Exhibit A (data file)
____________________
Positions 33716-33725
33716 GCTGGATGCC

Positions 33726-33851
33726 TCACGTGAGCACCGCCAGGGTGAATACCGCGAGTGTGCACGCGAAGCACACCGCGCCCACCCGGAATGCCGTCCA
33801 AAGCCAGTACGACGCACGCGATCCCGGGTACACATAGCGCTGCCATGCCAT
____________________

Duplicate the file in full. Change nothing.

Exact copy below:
Positions 33716-33725
33716 GCTGGATGCC

Positions 33726-33851
33726 TCACGTGAGCACCGCCAGGGTGAATACCGCGAGTGTGCACGCGAAGCACACCGCGCCCACCCGGAATGCCGTCCA
33801 AAGCCAGTACGACGCACGCGATCCCGGGTACACATAGCGCTGCCATGCCAT